These adware distributors have even gone as far as to file suit against anti-spyware manufacturers such as pest patrol and Symantec stating that removal of their software is a direct violation of the user agreement and is therefore illegal. Another company accused of adware distribution is “company called 180solutions (who) makes search-assistance software called Zango that shows ads to users. Within the past month, the company sent letters to several anti-spyware vendors demanding that they drop 180solutions from their spyware databases” (found on

In essence these companies are making the claim that the user has no rights. If they mistakenly install the software, they have no recourse and are legally bound to retain the software on the computer for eternity. They are exploiting the user, the computer and the law. Computer users are suffering loss of time, productivity, and money at the hands of these software distributors. Advertisers are also victims of these companies. A company may pay for placement or advertisement on a web page only to have traffic diverted by adware software. The existence of adware is an example of how the law has not kept up with technology. These manufactures may hide behind the law, but just as slum lords and sweatshop owners in the past, they will find that their unethical practices will soon gain the attention of lawmakers and they will be held accountable for their actions.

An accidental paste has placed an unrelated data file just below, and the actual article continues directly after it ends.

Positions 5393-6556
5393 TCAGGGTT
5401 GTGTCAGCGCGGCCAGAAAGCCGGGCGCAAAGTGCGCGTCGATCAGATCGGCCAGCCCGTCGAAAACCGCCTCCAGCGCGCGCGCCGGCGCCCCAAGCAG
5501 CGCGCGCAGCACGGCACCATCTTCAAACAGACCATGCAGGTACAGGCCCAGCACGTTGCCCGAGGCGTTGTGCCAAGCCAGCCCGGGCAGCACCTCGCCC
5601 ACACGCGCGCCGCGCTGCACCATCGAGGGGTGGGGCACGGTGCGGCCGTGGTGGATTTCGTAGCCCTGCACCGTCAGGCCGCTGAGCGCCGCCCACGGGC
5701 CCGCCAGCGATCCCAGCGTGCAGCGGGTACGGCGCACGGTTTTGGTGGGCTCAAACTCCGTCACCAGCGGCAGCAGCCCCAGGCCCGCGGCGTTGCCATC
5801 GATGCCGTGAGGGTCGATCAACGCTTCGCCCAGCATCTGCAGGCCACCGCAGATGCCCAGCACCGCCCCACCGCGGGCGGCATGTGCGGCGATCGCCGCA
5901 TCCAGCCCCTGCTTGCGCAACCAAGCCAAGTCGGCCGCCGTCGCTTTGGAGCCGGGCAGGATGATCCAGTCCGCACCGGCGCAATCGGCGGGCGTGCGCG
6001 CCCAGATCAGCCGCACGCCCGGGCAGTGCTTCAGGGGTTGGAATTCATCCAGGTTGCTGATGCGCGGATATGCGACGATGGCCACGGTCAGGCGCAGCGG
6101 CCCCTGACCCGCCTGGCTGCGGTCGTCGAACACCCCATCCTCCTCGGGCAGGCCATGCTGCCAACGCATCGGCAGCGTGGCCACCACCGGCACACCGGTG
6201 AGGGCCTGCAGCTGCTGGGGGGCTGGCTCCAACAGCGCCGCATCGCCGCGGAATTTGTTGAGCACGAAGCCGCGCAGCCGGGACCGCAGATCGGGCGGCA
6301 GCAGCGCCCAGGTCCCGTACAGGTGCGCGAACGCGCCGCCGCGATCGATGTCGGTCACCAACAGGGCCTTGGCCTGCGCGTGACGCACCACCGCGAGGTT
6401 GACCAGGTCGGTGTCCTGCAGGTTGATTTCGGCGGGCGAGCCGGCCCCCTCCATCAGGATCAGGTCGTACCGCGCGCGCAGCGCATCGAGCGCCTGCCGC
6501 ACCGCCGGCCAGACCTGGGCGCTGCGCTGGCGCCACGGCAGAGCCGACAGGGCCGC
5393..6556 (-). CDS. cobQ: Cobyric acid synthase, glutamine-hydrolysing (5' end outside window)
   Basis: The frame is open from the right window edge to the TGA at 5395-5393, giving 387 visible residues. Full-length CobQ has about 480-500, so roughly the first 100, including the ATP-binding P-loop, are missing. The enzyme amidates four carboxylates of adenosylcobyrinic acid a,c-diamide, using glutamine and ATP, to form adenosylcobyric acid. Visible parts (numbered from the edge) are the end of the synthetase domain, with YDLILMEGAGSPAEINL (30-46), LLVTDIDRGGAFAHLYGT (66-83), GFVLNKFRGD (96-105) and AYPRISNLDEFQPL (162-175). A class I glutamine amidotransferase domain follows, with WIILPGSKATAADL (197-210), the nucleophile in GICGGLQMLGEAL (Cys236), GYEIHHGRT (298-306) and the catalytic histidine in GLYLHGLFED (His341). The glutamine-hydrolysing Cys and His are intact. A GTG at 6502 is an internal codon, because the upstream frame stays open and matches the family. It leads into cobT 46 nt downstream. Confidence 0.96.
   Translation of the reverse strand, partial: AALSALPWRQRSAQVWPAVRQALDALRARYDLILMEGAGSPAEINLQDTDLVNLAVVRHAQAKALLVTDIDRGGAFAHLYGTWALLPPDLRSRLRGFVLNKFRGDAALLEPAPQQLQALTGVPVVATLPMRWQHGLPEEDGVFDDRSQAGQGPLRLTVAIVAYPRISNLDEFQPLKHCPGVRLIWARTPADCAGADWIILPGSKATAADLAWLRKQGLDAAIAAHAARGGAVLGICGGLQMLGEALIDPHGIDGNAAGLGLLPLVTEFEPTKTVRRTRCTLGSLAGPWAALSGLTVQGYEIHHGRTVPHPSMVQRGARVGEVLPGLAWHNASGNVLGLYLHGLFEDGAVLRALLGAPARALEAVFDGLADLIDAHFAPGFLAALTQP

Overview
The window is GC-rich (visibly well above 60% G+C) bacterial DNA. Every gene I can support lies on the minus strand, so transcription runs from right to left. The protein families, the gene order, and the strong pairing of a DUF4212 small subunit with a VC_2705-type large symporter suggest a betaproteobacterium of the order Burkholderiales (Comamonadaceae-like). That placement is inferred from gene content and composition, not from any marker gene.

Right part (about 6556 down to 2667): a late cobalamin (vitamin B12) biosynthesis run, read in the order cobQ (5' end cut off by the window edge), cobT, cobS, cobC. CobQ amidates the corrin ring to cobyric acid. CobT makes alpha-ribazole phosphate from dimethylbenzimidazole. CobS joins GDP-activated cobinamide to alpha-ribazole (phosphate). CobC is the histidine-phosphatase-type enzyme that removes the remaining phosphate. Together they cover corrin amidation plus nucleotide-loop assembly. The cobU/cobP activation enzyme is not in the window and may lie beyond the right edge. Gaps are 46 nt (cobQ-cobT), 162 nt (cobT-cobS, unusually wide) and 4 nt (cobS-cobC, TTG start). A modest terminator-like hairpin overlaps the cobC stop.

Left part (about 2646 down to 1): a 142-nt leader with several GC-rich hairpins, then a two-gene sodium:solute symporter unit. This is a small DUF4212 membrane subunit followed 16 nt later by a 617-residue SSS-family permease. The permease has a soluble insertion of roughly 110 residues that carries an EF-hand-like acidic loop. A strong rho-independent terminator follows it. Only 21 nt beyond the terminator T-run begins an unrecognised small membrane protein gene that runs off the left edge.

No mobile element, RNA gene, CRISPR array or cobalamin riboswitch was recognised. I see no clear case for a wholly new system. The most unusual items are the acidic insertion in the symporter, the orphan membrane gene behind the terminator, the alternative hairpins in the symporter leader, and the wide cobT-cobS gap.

Works Cited:

“Adware Is Perfectly Legal, the American Justice concludes.” Softpedia News. 5 July
2005. Softpedia. 12 Sep. 2005 .
Edleman, Benjamin. Comparison of Unwanted Software Installed by P2P Programs. 7
Mar. 2005. 12 Sep. 2005 .
Messmer, Ellen. “Spyware flap looks headed for court.” Security. 4 Apr. 2005. Network
World. 12 Sep. 2005 .
Thompson, Clive. “Us Like Spies: How computer users ask to be doomed to viruses and
spyware.” Webhead: Inside the Internet. 23 June 2004. Slate. 12 Sep. 2005 .
What you can do about spyware and other unwanted software. 1 May 2005. Microsoft
Corporation. 12 Sep. 2005 .